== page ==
Go deeper: NWSL Challenge Cup preview (FiveThirtyEight)
3. ⚽️ Soccer: Liverpool, Pulisic, World Cup
LIVERPOOL, England — Liverpool were crowned Premier League champions following Manchester City's 2-1 loss at Chelsea, ending a 30-year wait for a topflight title. They now have 19 titles to their name, one behind Manchester United.
"A long, sultry day, the hottest of the year, had given way to a warm, quiet evening. The fireworks broke the peace ... Then came the car horns, blaring and echoing around empty streets, a joyous Morse code in their short, sharp blasts, summoning people from their homes, confirming that the moment had arrived."— Rory Smith, NYT
LONDON — Christian Pulisic's second goal in two games lifted Chelsea past Manchester City, 2-1. Such a beautiful finish by the young American, who is somehow still only 21 years old.
- Fun fact: Pulisic is Chelsea's second-leading goalscorer (seven) in the Premier League this season despite starting less than half the games. The future.
SYDNEY — Soccer highlights were projected on the Sydney Opera House in celebration of Australia and New Zealand beating out Colombia to win the bid to host the 2023 Women's World Cup, which is being expanded to 32 teams.
4. ⚡️ Catch up quick
- 🏁 NASCAR released a photo of the noose found in Bubba Wallace's garage stall at Talladega Superspeedway last weekend. "As you can see from the photo, the noose was real, as was our concern for Bubba," said president Steve Phelps. "We have no idea what the intent was at all, whether there was any malice in it or whether it was just fashioned as a noose for a pulley."
- 🐎 Horse racing: Churchill Downs says it will allow thousands of fans at the Kentucky Derby (Sept. 4–5). "In the process, America's most famous racetrack has set itself up as a flashpoint in our nation's ongoing COVID-19 culture war," writes SI's Pat Forde.
- 🏟 NHL/WNBA: Amazon secured naming rights for the Seattle arena that will house its new NHL team and the WNBA's Storm, but instead of putting its name on the building, it will be called "Climate Pledge Arena." The goal is to become the world's first arena to earn net zero carbon certification. Among the features: Hockey ice will be made from recaptured rainwater.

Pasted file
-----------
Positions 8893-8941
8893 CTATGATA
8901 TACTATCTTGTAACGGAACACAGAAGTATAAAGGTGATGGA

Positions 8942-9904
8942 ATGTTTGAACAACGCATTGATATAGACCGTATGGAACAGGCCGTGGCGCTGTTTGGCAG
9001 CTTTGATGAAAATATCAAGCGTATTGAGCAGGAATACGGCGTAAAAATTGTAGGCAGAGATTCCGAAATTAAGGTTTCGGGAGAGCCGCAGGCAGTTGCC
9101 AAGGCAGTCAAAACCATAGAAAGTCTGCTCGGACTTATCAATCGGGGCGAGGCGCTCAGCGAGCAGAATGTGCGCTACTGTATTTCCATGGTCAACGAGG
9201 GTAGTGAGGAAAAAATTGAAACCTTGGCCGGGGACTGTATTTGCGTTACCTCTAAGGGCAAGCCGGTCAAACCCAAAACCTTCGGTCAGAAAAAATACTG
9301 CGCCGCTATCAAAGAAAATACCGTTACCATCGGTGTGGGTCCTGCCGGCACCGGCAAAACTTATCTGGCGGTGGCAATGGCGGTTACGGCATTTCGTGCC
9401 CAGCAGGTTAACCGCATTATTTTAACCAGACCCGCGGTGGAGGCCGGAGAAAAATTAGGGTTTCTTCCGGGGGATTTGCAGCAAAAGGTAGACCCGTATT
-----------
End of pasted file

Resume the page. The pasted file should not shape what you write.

- 🏒 NHL: Tonight's draft lottery will feature the seven teams that didn't make the 24-team playoff, plus the eight qualifying-round losers. But since the qualifying round won't conclude until August, eight "placeholder" teams (Teams A through H) will be entered in the drawing. Pretty confusing.
- 🏈 NFL: The annual Hall of Fame Game, scheduled for Aug. 6, has been canceled to give players and coaches more time to prepare for the season and give the league flexibility to push back the start of training camps, if needed.
5. 🏀 Ranking the NBA's all-time rosters (No. 26)
We're ranking the all-time rosters for all 30 NBA teams. Note: Rosters and stats based only on time spent with this specific team. Thoughts? Email me at [email protected].
26. New Orleans Pelicans
Reminder of what I explained in the Hornets write-up on Wednesday: Though the Pelicans are a direct descendant of the original Charlotte Hornets, their history in the eyes of the NBA begins only in 2002, when the Hornets relocated to New Orleans. Also, given who the guards are, I feel pretty comfortable trotting out a three-guard starting lineup.
- Year established: 2002
- All-time record: 671-771 (.465)
- NBA Championships: 0
- Hall of Famers (indicated by *): 0
- Chris Paul, G (18.7 pts, 4.6 reb, 9.9 ast, 25.2 PER/76.4 WS)
- Baron Davis, G (20.2 pts, 4.0 reb, 7.0 ast, 19.4 PER/13.6 WS)
- Jrue Holiday, G (17.7 pts, 4.2 reb, 6.9 ast, 18.2 PER/28.6 WS)
- Anthony Davis, F (23.7 pts, 10.5 reb, 2.1 ast, 27.4 PER/72 WS)
- Tyson Chandler, C (10.2 pts, 11.3 reb, 1.4 blk, 16.4 PER/21.3 WS)
Sixth man: David West, F (16.4 pts, 7.3 reb, 2.0 ast, 19.0 PER/47.0 WS)
- Jamal Mashburn, F (21.5 pts, 6.1 reb, 5.0 ast, 17.4 PER/9.7 WS)
- P.J. Brown, C (10.3 pts, 8.5 reb, 1.8 ast, 15.4 PER/29.6 WS)
- Ryan Anderson, F (16.1 pts, 5.9 reb, 1.1 ast, 17.3 PER/16.2 WS)
- Jamaal Magloire, C (11.9 pts, 9.5 reb, 1.3 blk, 15.6 PER/14.6 WS)
- Peja Stojaković, F (14.3 pts, 4.0 reb, 1.3 ast, 13.9 PER/15.8 WS)
- David Wesley, G (15.2 pts, 2.5 reb, 3.3 ast, 13.8 PER/10.6 WS)
- Paul and Davis never overlapped, which just doesn't seem fair, as the former led the league in steals three times and assists twice, while the latter led the league in blocks three times.
- Oh yeah, Paul led the league in steals three times and assists twice with the Clippers, too. CP3 is really good.
Stats, explained: Player Efficiency Rating (PER) is a measure of a player's per-minute productivity (20+ is elite); Win Shares (WS) attempts to divvy up individual credit for team success (6 per season is elite).